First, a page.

The Ally Code of Conduct
Dreamers Adrift > Undocublog
by Tina Vasquez
If I’m being honest with myself I know that I’m a shitty ally. There was a time when I was more involved in the movement. I attended marches and panel discussions. I went to see amazing people like Jorge Gutierrez when he and other DREAMers participated in a hunger strike outside the LA offices of California Senator Dianne Feinstein in order to bring attention to their plight. When it was over and Jorge spoke about the challenges of being undocumented and queer, his voice cracking, I couldn’t help but cry while standing on Santa Monica Boulevard with so many others, truly moved by his passion and the tenacity of all the Orange County DREAM Team members who participated in the fast. Almost exactly one year ago I attended the “Intersecting Realities: Visions of Immigrant Narrative” art show at the UCLA Labor Center. Upon entering the Center, the electricity in the air was palpable; I’ve never felt anything like it. It was so apparent that something truly special was happening in that room, as if I could physically feel the strength and unwavering spirits of all the beautiful people present whose bravery was inspiring others to come out of the shadows and mobilize.
When I see the work that allies like William Anderson are doing in Alabama, the attention he’s bringing to HB 56, his unmatched enthusiasm and passion for social justice, it becomes abundantly clear that I could be doing so much more. Really though, I’m not doing much of anything. My activism takes shape in the form of writing. Any time I can pitch a story to an editor about undocumented youth, activists I know, or immigration reform, I do it and currently, that is the extent of my “activism.” When I initially spoke to William it was for an article I was writing for my hometown newspaper about Alabama’s HB 56. I was excited by his drive to affect change and I’ll never forget something he said during that interview, something that never even got printed. He said, “I don’t like being painted as this great human being for being an activist. Why wouldn’t you use your privilege to fight for the rights of others?” This is something I now think about often.
Maybe my writing is enough? I don’t know. What is a good ally? How can someone like myself best use their privilege to help others? When thinking over these questions, I thought of a question I believe to be equally important: how can we become better allies? And by that I don’t mean physical acts we can perform, but problematic behaviors that we can correct. After racking my brain, I’ve compiled a list of questionable behaviors I’ve encountered in my dealings with other allies; behaviors that all allies should be conscious of and be called out on.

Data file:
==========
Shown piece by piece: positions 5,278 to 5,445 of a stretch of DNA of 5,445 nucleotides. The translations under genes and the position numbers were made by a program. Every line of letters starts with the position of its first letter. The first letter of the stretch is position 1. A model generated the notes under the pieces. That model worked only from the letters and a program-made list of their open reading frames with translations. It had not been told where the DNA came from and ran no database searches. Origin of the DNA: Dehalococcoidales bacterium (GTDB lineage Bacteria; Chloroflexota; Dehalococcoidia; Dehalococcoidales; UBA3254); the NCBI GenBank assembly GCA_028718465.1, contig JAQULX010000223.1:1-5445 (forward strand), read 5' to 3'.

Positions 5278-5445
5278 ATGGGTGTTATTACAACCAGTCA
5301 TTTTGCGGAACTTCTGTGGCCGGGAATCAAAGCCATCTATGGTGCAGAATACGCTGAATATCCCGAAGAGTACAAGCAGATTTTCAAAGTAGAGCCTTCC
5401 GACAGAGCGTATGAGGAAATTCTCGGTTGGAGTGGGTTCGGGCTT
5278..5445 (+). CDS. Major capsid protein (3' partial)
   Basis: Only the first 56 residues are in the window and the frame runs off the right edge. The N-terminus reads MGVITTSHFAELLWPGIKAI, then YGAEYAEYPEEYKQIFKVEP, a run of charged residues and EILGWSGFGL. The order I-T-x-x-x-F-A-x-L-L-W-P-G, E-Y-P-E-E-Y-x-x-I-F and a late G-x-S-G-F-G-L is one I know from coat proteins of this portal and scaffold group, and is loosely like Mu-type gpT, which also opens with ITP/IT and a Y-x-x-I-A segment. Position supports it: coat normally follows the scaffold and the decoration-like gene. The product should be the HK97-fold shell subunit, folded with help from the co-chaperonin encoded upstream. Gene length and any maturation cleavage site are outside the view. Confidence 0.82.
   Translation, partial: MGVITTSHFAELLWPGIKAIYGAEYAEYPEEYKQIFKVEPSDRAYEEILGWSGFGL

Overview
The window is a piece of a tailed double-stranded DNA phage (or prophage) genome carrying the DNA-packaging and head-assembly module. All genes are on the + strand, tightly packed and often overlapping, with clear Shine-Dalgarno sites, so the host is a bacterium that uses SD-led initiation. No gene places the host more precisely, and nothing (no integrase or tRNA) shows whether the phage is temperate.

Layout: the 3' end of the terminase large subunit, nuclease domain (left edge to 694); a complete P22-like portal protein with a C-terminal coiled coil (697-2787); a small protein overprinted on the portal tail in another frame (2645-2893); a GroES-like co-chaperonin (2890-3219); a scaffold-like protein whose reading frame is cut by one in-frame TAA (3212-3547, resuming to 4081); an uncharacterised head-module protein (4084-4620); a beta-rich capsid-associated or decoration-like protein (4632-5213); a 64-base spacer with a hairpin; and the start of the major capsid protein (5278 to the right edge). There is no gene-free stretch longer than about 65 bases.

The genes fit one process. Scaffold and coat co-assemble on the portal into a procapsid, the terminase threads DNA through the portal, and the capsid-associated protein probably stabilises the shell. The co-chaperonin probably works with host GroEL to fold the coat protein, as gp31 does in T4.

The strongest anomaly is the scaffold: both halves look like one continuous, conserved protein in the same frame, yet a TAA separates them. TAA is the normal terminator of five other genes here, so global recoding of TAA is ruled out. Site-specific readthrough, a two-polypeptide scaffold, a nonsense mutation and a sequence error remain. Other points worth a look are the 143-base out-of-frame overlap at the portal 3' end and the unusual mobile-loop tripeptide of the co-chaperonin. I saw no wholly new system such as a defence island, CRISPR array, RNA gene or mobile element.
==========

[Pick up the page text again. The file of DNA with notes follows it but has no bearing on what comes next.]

Let’s. Do. This.
Own Your Past as a Racist/Homophobe/Sexist/Etc. and Don’t Make Excuses for It
Hugo Schwyzer is a gender studies professor at Pasadena City College who fancied himself a feminist leader – not an ally, a feminist leader (that alone is problematic to me, but that’s another topic for another day). He helped organize SlutWalk Los Angeles, he was frequently interviewed about his involvement in the movement and the challenges facing young feminists today, and he wrote for various influential feminist websites (and continues to). The problem? In a past interview he revealed that he used to sleep with his students. That’s bad enough, but in an old blog (that he severely edited after the controversy surrounding his involvement in the movement exploded), he admitted to trying to kill an ex-girlfriend. Can these behaviors be forgiven? Sure, I guess. My problem, and the problem that many other women are having with Schwyzer, is that he’s routinely blamed his actions on drug addiction and alcoholism. Rather than accepting full responsibility for his actions and being able to move forward from there, he totally cops out and contends that he was out of control at the time, suggesting that his actions were out of his control as well. I call bullshit on that. If you’ve aligned yourself with a social justice movement, yes, you should be honest about your past, especially if it is one that includes abusive behavior towards the people that you are now in solidarity with. But, you should not make excuses for this behavior. You need to own it and not only expect, but accept that it will take time for people in the movement to trust you, if they choose to at all.
In other words, how you reveal your past can sometimes be more important than the past you’re revealing. A good friend of mine once told me about an awkward conversation he had with a fellow artist, an outspoken ally heavily involved in the undocumented movement. He revealed to my queer, undocumented friend that in his younger years, he used to beat up gay people, but his tone wasn’t solemn or apologetic. It was more like, “Hey, look at me! Look how far I’ve come! Aren’t I amazing?” Uh, no. You were an asshole then and if you don’t take a more respectful approach to revealing your problematic past, you’re going to be dismissed as an asshole now.